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What Will Make the Public Trust a COVID-19 Vaccine?

What Will Make the Public Trust a COVID-19 Vaccine?

A successful deployment of an eventual vaccine will mean grappling with ongoing cultural tensions.

(Photo by Ani Kolleshi on Unsplash)


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Catherine Kolonko
Catherine Kolonko is a medical writer in Portland, Oregon, who has been a freelance journalist for 12 years. She previously worked for a biotech company and began her career as a newspaper reporter.
A newly discovered brain cell may lead to new treatments for cognitive disorders

Swiss researchers have found a type of brain cell that appears to be a hybrid of the two other main types — and it could lead to new treatments for brain disorders.

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Swiss researchers have discovered a third type of brain cell that appears to be a hybrid of the two other primary types — and it could lead to new treatments for many brain disorders.

The challenge: Most of the cells in the brain are either neurons or glial cells. While neurons use electrical and chemical signals to send messages to one another across small gaps called synapses, glial cells exist to support and protect neurons.

Astrocytes are a type of glial cell found near synapses. This close proximity to the place where brain signals are sent and received has led researchers to suspect that astrocytes might play an active role in the transmission of information inside the brain — a.k.a. “neurotransmission” — but no one has been able to prove the theory.


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Kristin Houser
Kristin Houser is a staff writer at Freethink, where she covers science and tech. Her written work has appeared in Business Insider, NBC News, and the World Economic Forum’s Agenda, among other publications, and Stephen Colbert once talked about a piece on The Late Show, to her delight. Formerly, Kristin was a staff writer for Futurism and wrote several animated and live action web series.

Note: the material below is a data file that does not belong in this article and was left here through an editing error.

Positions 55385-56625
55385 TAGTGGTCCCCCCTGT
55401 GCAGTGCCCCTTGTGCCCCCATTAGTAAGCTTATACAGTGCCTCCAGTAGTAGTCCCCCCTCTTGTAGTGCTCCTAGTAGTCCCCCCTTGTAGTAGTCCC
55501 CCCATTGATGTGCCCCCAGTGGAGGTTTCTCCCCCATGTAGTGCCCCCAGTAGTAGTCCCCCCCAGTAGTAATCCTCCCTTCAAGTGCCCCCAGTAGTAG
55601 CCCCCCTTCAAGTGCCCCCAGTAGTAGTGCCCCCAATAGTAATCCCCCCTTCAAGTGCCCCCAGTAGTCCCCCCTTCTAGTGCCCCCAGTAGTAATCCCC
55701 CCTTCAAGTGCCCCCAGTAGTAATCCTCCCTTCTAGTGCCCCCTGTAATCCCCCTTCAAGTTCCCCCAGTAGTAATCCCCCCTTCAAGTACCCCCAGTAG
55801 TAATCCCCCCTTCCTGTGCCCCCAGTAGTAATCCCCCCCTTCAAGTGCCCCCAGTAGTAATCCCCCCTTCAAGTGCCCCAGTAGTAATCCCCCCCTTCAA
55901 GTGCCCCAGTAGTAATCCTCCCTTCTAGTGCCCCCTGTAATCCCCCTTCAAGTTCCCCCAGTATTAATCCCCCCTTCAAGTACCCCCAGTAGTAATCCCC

Scientists implant brain cells to counter Parkinson's disease

In a recent research trial, patients with Parkinson's disease reported that their symptoms had improved after stem cells were implanted into their brains. Martin Taylor, far right, was diagnosed at age 32.

Martin Taylor

Martin Taylor was only 32 when he was diagnosed with Parkinson's, a disease that causes tremors, stiff muscles and slow physical movement - symptoms that steadily get worse as time goes on.

“It's horrible having Parkinson's,” says Taylor, a data analyst, now 41. “It limits my ability to be the dad and husband that I want to be in many cruel and debilitating ways.”

Today, more than 10 million people worldwide live with Parkinson's. Most are diagnosed when they're considerably older than Taylor, after age 60. Although recent research has called into question certain aspects of the disease’s origins, Parkinson’s eventually kills the nerve cells in the brain that produce dopamine, a signaling chemical that carries messages around the body to control movement. Many patients have lost 60 to 80 percent of these cells by the time they are diagnosed.

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Sarah Philip
Sarah Philip is a London-based freelance journalist who writes about science, film and TV. You can follow her on Twitter @sarahph1lip.